Read time: 6 mins
Read time: 6 mins
Read time: 6 mins
In 2014 I built a website that dramatically changed the course of my career. I was moving to Canada for a new challenge. I wanted to build a website that would overtake my competitors in my new city and put me on the map. The website was for my clinic as an Osteopath (a medical therapy/treatment). My biggest goal was to generate and attract new patients through my website. So naturally being at the top of Google searches was vital in achieving that goal.
Luckily for me, the visa to allow me into Canada took an age to arrive. In the meantime, my wife and I waited in Iceland for 3 months. This afforded me a lot of time to dedicate to this website.
In just 6 months I reached number 1 on Google for my city and number 2 in my neighbouring city. Below is my story of how I achieved this and what I learnt on the way. Unbeknown to me this also triggered a dramatic shift which saw me leave Osteopathy all together and pursue a career as a professional web developer.
At the end of this article you can see some screenshots I took back in the day to record this achievement.
I used WordPress with a paid theme called 'Bridge'. I should also note this was only the second website I had ever built.
The urge to jump straight into building this website was big, but I remained steady and spent the first few weeks getting acclimatised on how to use the theme. I also did a lot of reading. I felt like Alice and the rabbit hole. It was beyond ridiculous. The words, terminology, and concepts were all overwhelming. I was exhausted and didn't feel I had learned anything.
What eventually did start to transpire was the need for keywords. What did I want Google to rank me for? So I grabbed my pen and paper and started to think about the keywords I needed. This quite quickly led me to the structure of the website. How many pages did I need? What did I want each page to say? What did I want the overall website to communicate?
So my first task was to decide what keywords I wanted to rank for and who were my competitors. I highlighted about 4-7 competitors locally. I also made a list of 'keywords' and also 'keyword phrases'. I used about 7-10 tools for this - but only one settled with reliable results.
Long-tail pro. It’s been a while since I used this product so I can’t vouch for its quality nowadays.
Based on these keywords I decided to create a page dedicated specifically to each keyword so that each page ranked for each keyword. You will also notice that each keyword phrase overlaps with the next, maintaining a similar content theme throughout the website.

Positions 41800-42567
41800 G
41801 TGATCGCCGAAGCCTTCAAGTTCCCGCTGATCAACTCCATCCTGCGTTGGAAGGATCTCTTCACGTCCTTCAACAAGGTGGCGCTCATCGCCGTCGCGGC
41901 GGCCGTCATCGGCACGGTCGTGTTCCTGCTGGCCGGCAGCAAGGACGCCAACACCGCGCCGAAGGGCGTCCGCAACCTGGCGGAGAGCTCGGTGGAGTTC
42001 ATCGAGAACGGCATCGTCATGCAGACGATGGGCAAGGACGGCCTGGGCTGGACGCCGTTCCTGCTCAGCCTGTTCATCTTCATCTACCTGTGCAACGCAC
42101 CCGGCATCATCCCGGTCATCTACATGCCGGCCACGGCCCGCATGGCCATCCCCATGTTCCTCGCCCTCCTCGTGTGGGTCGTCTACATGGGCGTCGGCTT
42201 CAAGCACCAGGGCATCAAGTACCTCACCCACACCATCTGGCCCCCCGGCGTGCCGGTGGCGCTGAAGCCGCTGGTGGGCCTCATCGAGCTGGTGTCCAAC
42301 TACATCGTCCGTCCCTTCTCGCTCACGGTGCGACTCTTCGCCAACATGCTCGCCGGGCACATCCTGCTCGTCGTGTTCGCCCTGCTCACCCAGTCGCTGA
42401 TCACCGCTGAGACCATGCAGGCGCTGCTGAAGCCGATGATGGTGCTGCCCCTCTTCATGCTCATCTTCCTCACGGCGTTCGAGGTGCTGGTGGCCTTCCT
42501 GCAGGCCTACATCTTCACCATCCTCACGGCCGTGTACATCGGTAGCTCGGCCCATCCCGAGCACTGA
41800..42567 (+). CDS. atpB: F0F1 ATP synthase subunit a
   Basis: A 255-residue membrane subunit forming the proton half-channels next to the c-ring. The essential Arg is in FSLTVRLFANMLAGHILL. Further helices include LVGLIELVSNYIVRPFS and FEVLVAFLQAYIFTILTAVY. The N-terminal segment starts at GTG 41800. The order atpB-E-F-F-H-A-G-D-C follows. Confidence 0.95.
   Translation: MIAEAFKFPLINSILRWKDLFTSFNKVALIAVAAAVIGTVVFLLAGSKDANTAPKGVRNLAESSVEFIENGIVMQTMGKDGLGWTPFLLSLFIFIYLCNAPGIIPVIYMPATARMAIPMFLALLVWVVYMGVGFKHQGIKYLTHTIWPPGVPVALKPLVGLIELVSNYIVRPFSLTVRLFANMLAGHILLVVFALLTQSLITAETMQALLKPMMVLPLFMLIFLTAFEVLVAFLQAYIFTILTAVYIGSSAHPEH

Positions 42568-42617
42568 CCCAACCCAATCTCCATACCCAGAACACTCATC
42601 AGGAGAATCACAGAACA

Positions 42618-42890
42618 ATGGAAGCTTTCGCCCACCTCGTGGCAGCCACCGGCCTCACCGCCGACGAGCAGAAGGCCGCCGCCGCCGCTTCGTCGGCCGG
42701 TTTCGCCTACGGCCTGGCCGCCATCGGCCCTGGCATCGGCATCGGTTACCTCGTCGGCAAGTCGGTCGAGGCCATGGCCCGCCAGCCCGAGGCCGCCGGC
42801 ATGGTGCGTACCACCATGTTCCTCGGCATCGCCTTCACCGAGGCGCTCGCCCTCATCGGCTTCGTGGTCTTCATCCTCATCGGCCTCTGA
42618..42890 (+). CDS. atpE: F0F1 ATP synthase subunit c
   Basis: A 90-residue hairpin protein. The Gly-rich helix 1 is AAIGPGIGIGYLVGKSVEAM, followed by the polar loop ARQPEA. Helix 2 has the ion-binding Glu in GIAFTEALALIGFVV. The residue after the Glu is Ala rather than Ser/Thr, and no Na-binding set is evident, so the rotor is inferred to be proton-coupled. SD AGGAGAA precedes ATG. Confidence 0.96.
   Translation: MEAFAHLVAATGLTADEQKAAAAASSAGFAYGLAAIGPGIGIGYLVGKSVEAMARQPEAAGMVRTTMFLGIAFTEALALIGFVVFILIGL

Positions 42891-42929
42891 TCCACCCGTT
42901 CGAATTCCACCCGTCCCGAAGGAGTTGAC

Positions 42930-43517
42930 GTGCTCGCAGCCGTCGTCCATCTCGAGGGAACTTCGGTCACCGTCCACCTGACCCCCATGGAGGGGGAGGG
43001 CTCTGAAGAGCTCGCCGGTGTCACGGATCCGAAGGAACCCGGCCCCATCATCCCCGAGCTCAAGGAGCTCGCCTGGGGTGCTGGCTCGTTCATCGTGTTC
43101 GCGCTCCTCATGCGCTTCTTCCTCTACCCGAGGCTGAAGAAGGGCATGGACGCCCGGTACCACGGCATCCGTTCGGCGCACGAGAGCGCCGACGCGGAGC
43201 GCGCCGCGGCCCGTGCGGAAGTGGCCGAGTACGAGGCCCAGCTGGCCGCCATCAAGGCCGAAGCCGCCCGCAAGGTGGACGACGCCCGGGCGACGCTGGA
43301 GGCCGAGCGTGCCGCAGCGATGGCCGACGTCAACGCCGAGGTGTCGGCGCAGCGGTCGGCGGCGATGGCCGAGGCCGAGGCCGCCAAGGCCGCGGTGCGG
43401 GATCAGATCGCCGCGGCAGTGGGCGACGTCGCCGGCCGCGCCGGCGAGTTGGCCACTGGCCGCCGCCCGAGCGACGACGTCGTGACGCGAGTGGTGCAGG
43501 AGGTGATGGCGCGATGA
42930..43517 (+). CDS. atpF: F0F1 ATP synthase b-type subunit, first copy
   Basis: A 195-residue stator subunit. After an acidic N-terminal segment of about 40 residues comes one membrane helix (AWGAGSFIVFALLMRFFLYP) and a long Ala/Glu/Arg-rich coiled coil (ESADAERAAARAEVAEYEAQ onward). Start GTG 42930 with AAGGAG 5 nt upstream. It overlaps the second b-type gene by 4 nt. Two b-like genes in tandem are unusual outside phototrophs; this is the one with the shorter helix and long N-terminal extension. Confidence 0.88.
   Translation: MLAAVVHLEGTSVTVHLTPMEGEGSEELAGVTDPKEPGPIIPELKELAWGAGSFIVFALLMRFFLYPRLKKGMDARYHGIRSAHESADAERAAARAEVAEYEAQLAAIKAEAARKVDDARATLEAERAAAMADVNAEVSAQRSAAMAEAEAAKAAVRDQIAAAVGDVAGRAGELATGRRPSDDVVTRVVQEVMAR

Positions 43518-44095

So my homepage ranked for my number one keyword, which was 'What is Osteopathy?'.
'Visiting an Osteopath' became a FAQ page where I tried to make each question evolve around the keyword phrase.
'What does an Osteopath treat?' became a treatment page, listing all the types of conditions I could potentially treat. And so on…
I think it is important to add here. I was not put off by the fact that some of the keywords I went for were hugely competitive (meaning I would struggle to rank for them). I just went for them because that is what I needed and wanted to rank for.
Once I had the structure I then had to carefully and thoughtfully create the content for each page. Each page had to rank for each specific phrase.
The first title of any page is called your heading 1 or H1. This is a huge SEO marker and you only get 1 per page.
The H1 heading should be your keyword phrase or contain your keyword phrase.
Let me repeat that. You can only have one per page. So many people think they can fill the page with multiple H1 tags. WRONG. If you have more, Google will penalise you.
After your H1 heading, the natural order goes to heading H2. These are designed to be your sub-headings. Be careful to not overuse keyword phrases in every H2 heading (multiple are allowed). Have some H2 headings that match keywords and others that have a similar idea or theme to the keyword.
H3 is the next heading level and it goes all the way to H6. You will rarely go beyond H3 but it does happen.
Remember just stuffing your page with as many keywords as you can is not the point. You can damage the page's reputation and readability. You need to craft a meaningful page, that makes sense to the user.
However, don't stray too far from the phrase and don't be shy to repeat it now and then. It is a fine balancing act.
At this point, I do generally believe I had performed probably the hardest and most difficult part of the entire SEO journey. I can't stress enough the importance of the phases I previously mentioned. This gave me such a good foundation.
Google PageSpeed Insights was the primary tool that I centralised all my testing and progression around once I started building my website. I wanted to get 100% scores and since it was Google's official testing benchmark it made sense to maximise performance according to their criteria.
This was, without doubt, the area that shed the most light on my steep learning curve. It helped me understand the importance of building a website well. How critical it is to have a website with good performance. It also made me realise how restrictive big website services like WordPress and Wix are. Generally speaking, the ability to produce a clean, highly performant website using these services is very difficult.
For a long time I did consider writing and going in-depth on how I managed to get a good Google PageSpeed score, but to be honest there are far better articles out there, like this one - How to optimise your page speed.
But like I say, I did spend a lot of time researching and prioritising my Google PageSpeed score. This was a big factor and quite difficult to achieve in the confines of a ridged WordPress framework I didn't know how to edit.
GTmetrix was the other tool I used a lot.